I’m definitely going with Option 1.

Even “cheap thrillers” can vary to the point where depending on the era, the prevalent cliches are going to be almost the exact opposite of an earlier/later time. Or there’s an individual work that stands out from that time period.

Reviewing good books is more fun than reviewing bad books.

I’ll review bad books on Fuldapocalypse. But I’ll be honest, I feel a lot better about going “this is an obscure book almost no one has read, and it’s really good” vs. “this is an obscure book almost no one has read, and it’s really bad.”

Part of it is that if I had more fun reading a book, I’ll have more fun reviewing it. Part of it is a feeling that I’m (consciously or not) just selecting easy targets to smash, especially more obscure authors, and an increasing feeling that it sometimes isn’t really fair to do something like that. Well-established authors are another story-I had zero hangups about ripping Executive Orders to pieces.

But part of it is that I think I’ve outgrown my old “deliberately look at something I know is bad to see just how bad” (to a degree), and have come to love sharing hidden gems. I think it may be me being more of a writer (or Command LIVE scenario creator) myself and thus being on the other side of the critic/author divide, so I’m no longer the fire-breather I’ve been in the past.

That being said, as a writer/content creator, you will get criticism. You will get unfair criticism. You will get unreasonable criticism. That’s just how it goes.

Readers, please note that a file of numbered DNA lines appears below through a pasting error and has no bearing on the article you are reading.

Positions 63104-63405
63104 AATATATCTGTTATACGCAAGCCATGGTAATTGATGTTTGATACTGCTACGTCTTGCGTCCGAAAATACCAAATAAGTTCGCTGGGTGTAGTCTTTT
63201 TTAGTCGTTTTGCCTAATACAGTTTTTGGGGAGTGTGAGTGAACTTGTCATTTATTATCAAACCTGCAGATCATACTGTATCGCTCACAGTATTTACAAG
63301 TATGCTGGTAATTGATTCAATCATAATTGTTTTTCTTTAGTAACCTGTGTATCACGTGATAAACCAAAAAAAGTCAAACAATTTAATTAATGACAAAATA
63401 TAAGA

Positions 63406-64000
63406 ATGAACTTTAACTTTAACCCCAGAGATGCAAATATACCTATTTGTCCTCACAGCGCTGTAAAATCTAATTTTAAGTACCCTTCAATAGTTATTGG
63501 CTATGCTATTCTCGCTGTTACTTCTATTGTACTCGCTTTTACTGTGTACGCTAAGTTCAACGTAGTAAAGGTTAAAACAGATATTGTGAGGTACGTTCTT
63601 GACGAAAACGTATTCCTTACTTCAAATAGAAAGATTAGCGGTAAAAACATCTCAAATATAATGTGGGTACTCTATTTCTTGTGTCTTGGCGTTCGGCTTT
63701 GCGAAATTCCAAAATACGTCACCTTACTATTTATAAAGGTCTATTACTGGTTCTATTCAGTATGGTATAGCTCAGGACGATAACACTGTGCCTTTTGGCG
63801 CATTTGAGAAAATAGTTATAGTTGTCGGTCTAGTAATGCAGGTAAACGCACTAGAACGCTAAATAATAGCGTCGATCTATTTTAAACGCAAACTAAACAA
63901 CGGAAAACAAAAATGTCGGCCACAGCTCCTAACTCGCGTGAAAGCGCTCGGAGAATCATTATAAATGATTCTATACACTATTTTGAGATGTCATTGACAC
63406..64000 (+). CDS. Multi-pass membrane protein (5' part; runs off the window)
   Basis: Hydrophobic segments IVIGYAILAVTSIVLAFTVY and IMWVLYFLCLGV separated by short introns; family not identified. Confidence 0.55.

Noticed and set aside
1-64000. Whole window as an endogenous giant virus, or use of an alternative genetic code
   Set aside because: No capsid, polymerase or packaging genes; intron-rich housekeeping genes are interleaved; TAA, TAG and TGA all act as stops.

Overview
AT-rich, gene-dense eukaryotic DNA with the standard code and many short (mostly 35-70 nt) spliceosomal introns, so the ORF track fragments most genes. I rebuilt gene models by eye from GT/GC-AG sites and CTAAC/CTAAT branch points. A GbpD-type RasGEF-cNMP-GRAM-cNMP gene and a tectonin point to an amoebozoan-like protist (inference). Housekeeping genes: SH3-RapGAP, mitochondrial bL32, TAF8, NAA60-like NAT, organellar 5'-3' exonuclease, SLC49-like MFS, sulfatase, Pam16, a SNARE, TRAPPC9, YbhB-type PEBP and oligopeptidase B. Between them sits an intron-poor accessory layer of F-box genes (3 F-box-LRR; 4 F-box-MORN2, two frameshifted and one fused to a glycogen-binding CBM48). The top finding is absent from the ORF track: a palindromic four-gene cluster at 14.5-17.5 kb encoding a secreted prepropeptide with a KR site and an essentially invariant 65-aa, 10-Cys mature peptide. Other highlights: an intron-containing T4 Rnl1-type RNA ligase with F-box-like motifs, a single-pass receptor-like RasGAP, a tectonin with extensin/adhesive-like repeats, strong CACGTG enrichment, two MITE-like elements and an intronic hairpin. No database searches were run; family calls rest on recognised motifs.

The worst titles to review are the uninteresting ones

Uninteresting does not necessarily mean “bad”. In fact, many books I personally enjoyed I struggled to review. Thus the paradox emerges. A solid title in a series I’ve reviewed a past installment in leaves me having to work hard to write something other than “Like Book X in Series Y, Book Z in Series Y is good to read”.

Meanwhile, a book I didn’t like and could think of a very solid, distinct reason why I didn’t like it can easily get a review.

The most and least-reviewed decades are…

At least according to the tags, and as of this post, the number of books reviewed by decade are…

  • 1970s and earlier: 5
  • 1980s: 19
  • 1990s: 20
  • 2000s: 16
  • 2010s: 31

So the “technothriller heyday” of the 1980s is actually the middle of the road.

Reading obscure books is more fun.

I’ve noticed obscure [e]books come a lot more easily to me than big-name thrillers. It obviously depends on the individual book, but I’d think the biggest reason is they’re too long for their own good. I’d rather, all other things being equal, read two 300-page books than one 600-page one. Or three 200-page books. If only because it gives me a chance to review and ever so slightly widen the exposure of an author if that 200-300 page book happened to be good. This isn’t to say there aren’t good long books or bad short books, but it’s a matter of overall taste.

The second biggest reason is there are only so many real big time authors, and I don’t want to read too many books by the same wri-wait a second….

Somehow I read Jerry Ahern’s entire Survivalist series. I might be crazy.